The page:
If you travel enough, whether business travel or family vacations, you quickly get tired of the “stranger in a strange land” syndrome, especially if you’re returning to a city you know well, or you’ve got thousands of miles under your feet and you’re tired of being treated like a tourist.
This is where it pays off to travel like a local, getting away from the busy, overrun, kitschy parts of a city and visiting the cool and more vibrant local areas. For example, if you wanted to visit like a local in Orlando, Florida, you’d steer clear of International Drive and the theme parks, and head towards Downtown, the Mills 50 district, or even Winter Park. That’s where the better restaurants and bars can be found.
So how do you travel around a city like you’ve been there before, avoiding the accusing gazes of the locals who seem to recognize that you’re not from around here?First, according to a USA Today story, travel with a minimum of fanfare: Get there quickly and efficiently and avoid the tourist areas.
Jason Donahue, the co-founder of Sidewalk, a San Francisco neighborhood guide, suggests setting time for exploration, whether vacation or business travel. He says to go local — eat where locals eat or explore the neighborhood near a tourist attraction.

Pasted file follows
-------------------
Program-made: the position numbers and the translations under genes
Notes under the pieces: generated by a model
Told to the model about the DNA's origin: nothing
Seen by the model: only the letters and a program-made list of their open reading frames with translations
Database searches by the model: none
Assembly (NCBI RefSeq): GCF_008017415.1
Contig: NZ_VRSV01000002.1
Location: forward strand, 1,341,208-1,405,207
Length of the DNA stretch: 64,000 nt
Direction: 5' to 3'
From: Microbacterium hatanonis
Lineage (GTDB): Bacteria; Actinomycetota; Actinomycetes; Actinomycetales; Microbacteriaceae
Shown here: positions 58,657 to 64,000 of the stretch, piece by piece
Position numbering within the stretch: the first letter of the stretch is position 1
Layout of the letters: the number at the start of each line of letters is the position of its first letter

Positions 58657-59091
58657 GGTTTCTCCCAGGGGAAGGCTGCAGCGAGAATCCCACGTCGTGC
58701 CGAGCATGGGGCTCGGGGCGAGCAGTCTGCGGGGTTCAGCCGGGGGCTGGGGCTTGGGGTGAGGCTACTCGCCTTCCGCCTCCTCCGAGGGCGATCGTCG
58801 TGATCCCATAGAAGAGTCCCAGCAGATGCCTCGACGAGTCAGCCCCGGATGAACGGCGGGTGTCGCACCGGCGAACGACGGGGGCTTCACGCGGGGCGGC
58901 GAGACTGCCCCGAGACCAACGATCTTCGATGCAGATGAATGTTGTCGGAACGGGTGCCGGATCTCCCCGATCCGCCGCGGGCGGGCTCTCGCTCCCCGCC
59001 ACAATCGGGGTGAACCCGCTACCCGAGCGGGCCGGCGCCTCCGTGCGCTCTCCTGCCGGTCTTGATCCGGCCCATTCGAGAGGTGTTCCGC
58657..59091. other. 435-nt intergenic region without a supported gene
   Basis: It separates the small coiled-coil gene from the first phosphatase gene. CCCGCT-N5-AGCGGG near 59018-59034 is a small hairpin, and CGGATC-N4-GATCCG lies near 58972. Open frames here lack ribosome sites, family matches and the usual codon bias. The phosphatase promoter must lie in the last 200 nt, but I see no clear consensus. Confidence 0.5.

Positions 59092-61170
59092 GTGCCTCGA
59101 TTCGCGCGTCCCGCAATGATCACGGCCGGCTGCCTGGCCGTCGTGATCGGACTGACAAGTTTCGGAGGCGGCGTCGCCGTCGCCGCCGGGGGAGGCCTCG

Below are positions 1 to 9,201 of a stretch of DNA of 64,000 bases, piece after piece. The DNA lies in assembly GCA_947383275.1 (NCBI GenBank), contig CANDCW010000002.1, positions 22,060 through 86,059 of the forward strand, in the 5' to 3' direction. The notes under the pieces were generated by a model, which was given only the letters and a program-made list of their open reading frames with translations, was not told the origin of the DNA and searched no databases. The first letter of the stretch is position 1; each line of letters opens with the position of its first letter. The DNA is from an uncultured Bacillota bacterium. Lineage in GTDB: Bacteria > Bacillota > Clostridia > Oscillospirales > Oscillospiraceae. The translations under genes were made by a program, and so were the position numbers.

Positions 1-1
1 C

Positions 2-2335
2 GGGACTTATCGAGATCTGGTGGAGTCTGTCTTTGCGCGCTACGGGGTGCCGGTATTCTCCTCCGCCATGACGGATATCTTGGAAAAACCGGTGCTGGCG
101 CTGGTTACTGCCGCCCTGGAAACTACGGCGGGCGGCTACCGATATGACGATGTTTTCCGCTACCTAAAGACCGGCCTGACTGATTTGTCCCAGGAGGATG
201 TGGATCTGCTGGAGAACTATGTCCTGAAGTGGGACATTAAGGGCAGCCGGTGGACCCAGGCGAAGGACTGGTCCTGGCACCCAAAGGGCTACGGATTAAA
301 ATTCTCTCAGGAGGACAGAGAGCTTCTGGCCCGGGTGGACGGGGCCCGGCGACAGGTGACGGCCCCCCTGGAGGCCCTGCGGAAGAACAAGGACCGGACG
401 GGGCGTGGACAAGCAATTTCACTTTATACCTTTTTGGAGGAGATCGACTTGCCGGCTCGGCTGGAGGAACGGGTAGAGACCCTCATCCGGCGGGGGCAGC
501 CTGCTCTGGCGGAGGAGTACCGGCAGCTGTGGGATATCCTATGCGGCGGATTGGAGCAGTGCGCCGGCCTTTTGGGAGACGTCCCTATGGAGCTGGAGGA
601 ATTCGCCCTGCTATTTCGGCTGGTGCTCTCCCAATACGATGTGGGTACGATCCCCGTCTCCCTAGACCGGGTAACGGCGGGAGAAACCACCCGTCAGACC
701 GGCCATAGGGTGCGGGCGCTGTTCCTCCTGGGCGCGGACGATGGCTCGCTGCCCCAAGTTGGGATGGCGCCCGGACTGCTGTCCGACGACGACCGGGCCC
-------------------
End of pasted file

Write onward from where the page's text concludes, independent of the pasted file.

That means, do some research: Find out where the tourists stay, and then find an Airbnb or even a small hotel far away from that area. One tip is to check Yelp, find out where the cool neighborhoods are (Yelp often divides cities up into neighborhoods for classification purposes), and then find a place to stay in the area with the restaurants you want to try. You can even do this on a business travel trip: Pick a neighborhood close to where your meetings will be held. Better yet, parking is often free in residential areas.
Next, learn how to travel light. Try to pack everything into a new bag, like our new Crew VersaPack 21″ spinner. It’s small enough to fit into the trunk of a car, and you can wheel it behind you. It also means you’re not taking so much that moving around is a hassle.
Finally, lower your standards. Sheryl Hill, executive director of a travel safety nonprofit called Depart Smart, told USA Today that extended stay travelers should lower their standards. Medical practices worldwide vary and insurance doesn’t travel well, either. Insurance may not cover the treatment. Finally, don’t assume everyone speaks English—in fact, assume nothing, expect less. You’ll never be disappointed.
How do you travel to new cities or countries? Do you prefer to do all the touristy things, even when you’re there for business travel? Or do you try to blend in so you can move more easily around the city. Tell us about it on our Facebook page, or on our Twitter stream. You can also find us on our Instagram page at @TravelproIntl.